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Friday, November 18, 2005

Irish Tartans: Scottish tartans in disguise?

Recently there has been some discussion of Irish tartans on the "Scottish attire" mailing list I am on. Someone pondered why the Irish felt the need to appropriate what has always been considered a Scottish symbol. The point was made (nearly simultaneously by myself and Todd Wilkinson) that most of these "Irish" tartans are actually designed, produced, and marketed by Scottish tartan manufacturers!

When people say "Irish tartans" what most readily springs to mind are the very popular Irish county tartans. These were designed by The House of Edgar in 1996. The House of Edgar is a Scottish tartan firm, located in Perth. In addition to all of the Irish county tartans, they also have designed the popular Irish National tartan. Lochcarron of Scotland, located in Galashiels, has designed tartans for all of the Irish provinces, as well as three different "All Ireland" tartans. Taken together, these two Scottish companies probably supply most of what people consider to be "Irish tartans" today.

Even historical Irish tartans seem to have at least some Scottish connections. The most famous is the Ulster tartan, taken from a suit of clothing, c. 1600, that was unearthed on a Dungiven farm in 1956. Textile experts believe that the tartan cloth was most likely woven in Donegal, Ireland, but shipped to the Highlands of Scotland to be made into trews!

But the real reason for this post has to do with many of the so-called Irish name tartans. While there are some that are legitimately commissioned and/or created by Irish families for use by those of the name, many of them seem to have been designed merely for fashion purposes (or perhaps even to fill an order from an Irish-named customer), and based off of pre-existing Scottish tartans.

One famous example is the Tara tartan, also sometimes called Murphy or O'Keefe. Like many of the Irish tartans on record, it was thought to have been included in the book Clans Originaux, published in Paris in 1880. However, recent research undertaken by the Scottish Tartans Authority has shown this work to be a tartan sample book of sorts, containing no Irish tartans whatsoever. Discounting this, the next earliest date we have for this tartan in 1967, when it was being sold to Irish customers by The Kilt Shop, in Edinburgh! It is interesting to note that this tartan is simply a color change of the MacLean of Duart. Both tartans are shown below for comparison.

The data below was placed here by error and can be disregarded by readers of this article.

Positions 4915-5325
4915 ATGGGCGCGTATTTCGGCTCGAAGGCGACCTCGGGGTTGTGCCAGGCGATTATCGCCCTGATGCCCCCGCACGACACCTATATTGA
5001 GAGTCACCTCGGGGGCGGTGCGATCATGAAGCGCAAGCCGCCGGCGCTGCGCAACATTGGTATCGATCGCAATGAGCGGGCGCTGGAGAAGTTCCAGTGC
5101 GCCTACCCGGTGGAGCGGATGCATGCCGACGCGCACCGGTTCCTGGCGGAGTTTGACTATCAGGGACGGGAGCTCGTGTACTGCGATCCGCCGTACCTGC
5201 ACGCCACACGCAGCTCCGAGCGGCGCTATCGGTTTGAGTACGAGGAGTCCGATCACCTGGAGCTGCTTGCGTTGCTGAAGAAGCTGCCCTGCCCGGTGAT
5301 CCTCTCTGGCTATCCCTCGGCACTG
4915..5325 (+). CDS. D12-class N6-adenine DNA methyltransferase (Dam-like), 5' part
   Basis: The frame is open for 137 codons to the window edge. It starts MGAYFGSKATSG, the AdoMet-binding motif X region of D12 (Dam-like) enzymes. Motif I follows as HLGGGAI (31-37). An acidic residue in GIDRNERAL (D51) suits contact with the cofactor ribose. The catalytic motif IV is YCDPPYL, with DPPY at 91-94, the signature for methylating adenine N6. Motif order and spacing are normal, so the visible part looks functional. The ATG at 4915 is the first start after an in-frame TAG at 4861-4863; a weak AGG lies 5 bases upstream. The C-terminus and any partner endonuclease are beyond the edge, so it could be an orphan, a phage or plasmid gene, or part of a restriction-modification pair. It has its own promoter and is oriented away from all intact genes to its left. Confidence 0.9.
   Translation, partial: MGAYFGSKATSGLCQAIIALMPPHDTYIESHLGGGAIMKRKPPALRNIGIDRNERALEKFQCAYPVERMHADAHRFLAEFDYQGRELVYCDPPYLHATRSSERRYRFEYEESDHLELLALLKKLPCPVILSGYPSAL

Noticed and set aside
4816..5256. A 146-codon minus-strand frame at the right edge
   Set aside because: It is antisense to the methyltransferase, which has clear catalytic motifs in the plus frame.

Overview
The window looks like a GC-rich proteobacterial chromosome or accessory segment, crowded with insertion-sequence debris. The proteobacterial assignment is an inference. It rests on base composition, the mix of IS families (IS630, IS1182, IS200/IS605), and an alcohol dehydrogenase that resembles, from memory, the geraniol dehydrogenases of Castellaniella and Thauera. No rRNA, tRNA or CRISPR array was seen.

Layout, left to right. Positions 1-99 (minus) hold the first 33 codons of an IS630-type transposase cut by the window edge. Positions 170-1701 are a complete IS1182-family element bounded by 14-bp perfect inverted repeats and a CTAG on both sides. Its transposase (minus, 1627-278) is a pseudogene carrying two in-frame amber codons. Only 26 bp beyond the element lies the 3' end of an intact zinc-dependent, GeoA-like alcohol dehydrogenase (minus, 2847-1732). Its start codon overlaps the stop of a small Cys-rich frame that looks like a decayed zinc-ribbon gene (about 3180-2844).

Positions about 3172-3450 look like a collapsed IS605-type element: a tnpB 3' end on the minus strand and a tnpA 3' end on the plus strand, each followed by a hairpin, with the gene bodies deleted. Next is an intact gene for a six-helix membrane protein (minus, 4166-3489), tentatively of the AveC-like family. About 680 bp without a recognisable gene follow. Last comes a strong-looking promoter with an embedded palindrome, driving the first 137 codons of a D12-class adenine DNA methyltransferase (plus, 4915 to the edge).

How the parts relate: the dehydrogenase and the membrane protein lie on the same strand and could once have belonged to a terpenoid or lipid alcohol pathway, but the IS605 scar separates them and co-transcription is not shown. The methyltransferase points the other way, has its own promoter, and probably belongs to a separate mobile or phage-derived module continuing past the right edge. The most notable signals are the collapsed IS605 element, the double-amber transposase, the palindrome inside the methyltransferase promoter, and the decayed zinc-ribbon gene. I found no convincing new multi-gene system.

Tara/Murphy tartan

MacLean of Duart tartan

Another example of the same sort of thing is the Clodagh tartan. The Scottish Tartans Society had a woven sample of this tartan, dating from 1970, from D. C. Dalgliesh of Selkirk. In 1979, a bagpipe maker from County Tyrone wrote to Alex Lumsden, researcher for the Scottish Tartans Society, saying that this tartan came from the Bog of Allan in southern Ireland. However, no other evidence of this being an "artifact tartan" has surfaced.

Another curiosity is that this same tartan was supposed to have been recorded as "Dowling" or "Bowling" in the Clans Originaux, c. 1880. But, as I stated, we now know that there are no Irish tartans in the Clans Originaux. STA notes also say that the woven sample in the STS records is from 1980, not 1970.

An important thing to note here is that this tartan is essentially a color change of the Royal Stewart. While it very well could be possible that this is what the Royal Stewart may look like after being buried for a couple of hundred years in a peat bog, and the man who unearthed it was named Bowling or Dowling, and therefore his name became associated with the tartan, I personally doubt it. There seems to be a tendency to create "Irish" named tartans by simply altering the colors of pre-existing Scottish tartans. My gut feeling is that this is simply another fashion tartan originating in the 1970s.


Royal Stewart

Changing traditional Scottish tartans to create new Irish ones seems to be a common practice that continues today. The Royal Stewart tartan seems especially popular. Other Irish tartans that have been designed as Royal Stewart variants are the O'Farrell and the Shaughnessy. The latter was designed by Scotch Corner, a company from Gateshead, England, that has designed many Irish family tartans, apparently on spec to meet customer's requests.